Supply Chain Management (SCM)

A critical component in the all businesses, large, small, and everything in-between is logistics of goods and services; more specifically, your supply chain.  Early on at height of the COVID-19 pandemic everyone was affected by disruptions in the supply chain, a disruption that could last for many years and sparked the beginning of the largest inflation not seeing in the United States in over forty years.

According to the Council of Supply Chain Management Professionals (CSCMP), “Supply Chain Management encompasses the planning and management of all activities involved in sourcing and procurement, conversion, and all logistics management activities. Importantly, it also includes coordination and collaboration with channel partners, which can be suppliers, intermediaries, third-party service providers, and customers. In essence, supply chain management (SCM) integrates supply and demand management within and across companies.”

Your business is the focal firm in a supply chain network.  Regardless if you are a retailor, wholesaler, or a manufacturer of products or goods, in order to deliver those goods to your customer, SCM will aid you and your business to meet the demands and service expectations of your customers.  Even if your business is a service based business, you rely on supplies to service your customers to maintain business operations and prevent bottlenecking.  Healthcare organization experienced bottlenecking due to supply chain disruptions and capacity as an unprecedented surge in the demand for laboratory testing created a backlog delaying test results for many people.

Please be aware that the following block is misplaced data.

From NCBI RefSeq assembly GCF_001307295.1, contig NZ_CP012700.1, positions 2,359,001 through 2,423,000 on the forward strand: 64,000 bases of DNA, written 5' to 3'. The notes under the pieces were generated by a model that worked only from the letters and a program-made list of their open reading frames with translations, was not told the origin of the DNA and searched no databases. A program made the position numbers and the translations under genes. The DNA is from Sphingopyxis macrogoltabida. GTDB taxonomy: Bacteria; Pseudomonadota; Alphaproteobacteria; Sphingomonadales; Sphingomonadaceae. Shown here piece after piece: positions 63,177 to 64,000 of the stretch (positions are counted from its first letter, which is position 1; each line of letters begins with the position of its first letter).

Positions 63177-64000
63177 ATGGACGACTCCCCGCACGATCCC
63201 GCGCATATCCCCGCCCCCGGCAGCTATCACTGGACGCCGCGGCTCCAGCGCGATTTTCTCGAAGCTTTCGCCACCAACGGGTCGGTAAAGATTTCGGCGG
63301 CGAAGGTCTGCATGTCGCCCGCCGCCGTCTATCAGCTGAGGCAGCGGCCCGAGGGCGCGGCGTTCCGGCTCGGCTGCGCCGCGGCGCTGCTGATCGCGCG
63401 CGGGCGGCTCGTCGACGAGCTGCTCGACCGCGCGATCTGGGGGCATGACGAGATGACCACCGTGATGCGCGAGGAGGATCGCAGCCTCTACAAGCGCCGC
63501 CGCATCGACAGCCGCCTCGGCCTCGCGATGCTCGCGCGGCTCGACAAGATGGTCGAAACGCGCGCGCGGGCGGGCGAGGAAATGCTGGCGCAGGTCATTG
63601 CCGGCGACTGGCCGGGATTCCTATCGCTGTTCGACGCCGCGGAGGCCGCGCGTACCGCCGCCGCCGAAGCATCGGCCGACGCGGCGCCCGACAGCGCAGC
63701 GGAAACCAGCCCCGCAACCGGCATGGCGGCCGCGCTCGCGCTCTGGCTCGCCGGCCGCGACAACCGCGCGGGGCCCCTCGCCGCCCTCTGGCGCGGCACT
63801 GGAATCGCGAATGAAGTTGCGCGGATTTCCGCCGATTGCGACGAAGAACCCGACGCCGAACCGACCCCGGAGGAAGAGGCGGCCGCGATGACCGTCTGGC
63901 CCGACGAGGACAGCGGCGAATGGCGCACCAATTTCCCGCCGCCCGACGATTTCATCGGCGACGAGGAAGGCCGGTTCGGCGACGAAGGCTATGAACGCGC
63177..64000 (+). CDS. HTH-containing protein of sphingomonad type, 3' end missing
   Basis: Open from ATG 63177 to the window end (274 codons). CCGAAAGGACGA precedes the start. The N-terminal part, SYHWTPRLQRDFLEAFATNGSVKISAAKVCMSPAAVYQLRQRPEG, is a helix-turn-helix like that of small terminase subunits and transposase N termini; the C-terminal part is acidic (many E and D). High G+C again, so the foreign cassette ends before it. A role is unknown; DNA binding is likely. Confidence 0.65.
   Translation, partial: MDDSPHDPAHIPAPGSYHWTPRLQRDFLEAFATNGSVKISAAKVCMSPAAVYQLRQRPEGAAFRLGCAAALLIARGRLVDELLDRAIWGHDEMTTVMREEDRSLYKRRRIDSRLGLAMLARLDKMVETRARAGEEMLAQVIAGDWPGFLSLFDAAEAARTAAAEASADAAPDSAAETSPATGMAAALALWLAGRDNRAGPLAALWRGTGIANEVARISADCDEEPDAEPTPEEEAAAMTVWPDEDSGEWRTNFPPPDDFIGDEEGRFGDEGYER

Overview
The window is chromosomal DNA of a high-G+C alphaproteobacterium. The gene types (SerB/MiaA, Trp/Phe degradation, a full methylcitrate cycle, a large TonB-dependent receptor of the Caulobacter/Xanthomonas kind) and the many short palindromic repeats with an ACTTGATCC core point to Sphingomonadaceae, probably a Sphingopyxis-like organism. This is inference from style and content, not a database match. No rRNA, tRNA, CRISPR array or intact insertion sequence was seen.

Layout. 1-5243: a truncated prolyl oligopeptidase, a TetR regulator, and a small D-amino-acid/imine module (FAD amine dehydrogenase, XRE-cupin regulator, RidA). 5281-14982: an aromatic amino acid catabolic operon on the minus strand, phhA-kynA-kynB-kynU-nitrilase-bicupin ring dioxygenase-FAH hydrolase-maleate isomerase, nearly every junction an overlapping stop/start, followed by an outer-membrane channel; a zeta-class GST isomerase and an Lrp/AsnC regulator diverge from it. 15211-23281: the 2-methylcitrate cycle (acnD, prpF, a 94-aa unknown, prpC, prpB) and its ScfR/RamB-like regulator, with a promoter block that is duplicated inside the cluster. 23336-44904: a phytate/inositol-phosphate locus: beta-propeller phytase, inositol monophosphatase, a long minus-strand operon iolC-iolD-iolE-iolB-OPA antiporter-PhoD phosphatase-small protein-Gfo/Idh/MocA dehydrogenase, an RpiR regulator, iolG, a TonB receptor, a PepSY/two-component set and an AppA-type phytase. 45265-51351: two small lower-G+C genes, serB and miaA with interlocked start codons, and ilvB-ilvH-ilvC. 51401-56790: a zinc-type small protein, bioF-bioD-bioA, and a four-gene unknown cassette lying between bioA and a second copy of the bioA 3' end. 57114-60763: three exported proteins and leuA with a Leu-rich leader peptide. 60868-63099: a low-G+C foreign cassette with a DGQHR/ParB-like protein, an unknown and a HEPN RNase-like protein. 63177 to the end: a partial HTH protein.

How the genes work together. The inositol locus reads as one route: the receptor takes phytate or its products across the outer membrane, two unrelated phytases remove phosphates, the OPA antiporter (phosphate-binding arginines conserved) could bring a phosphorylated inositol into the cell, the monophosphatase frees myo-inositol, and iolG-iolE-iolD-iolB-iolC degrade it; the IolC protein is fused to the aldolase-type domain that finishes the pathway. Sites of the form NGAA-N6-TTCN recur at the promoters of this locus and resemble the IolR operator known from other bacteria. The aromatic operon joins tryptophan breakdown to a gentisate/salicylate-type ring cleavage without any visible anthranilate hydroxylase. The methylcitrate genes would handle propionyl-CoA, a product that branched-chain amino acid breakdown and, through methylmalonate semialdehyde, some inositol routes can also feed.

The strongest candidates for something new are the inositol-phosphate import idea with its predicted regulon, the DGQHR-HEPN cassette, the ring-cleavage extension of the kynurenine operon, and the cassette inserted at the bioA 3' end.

SCM looks into various factors of your business when determining a vertical or horizontal integration, or when performing a make-or-buy analysis.  Researching tier 1 and tier 2 suppliers and customers while building a supply chain map will enhance customer value and the reputation of your organization.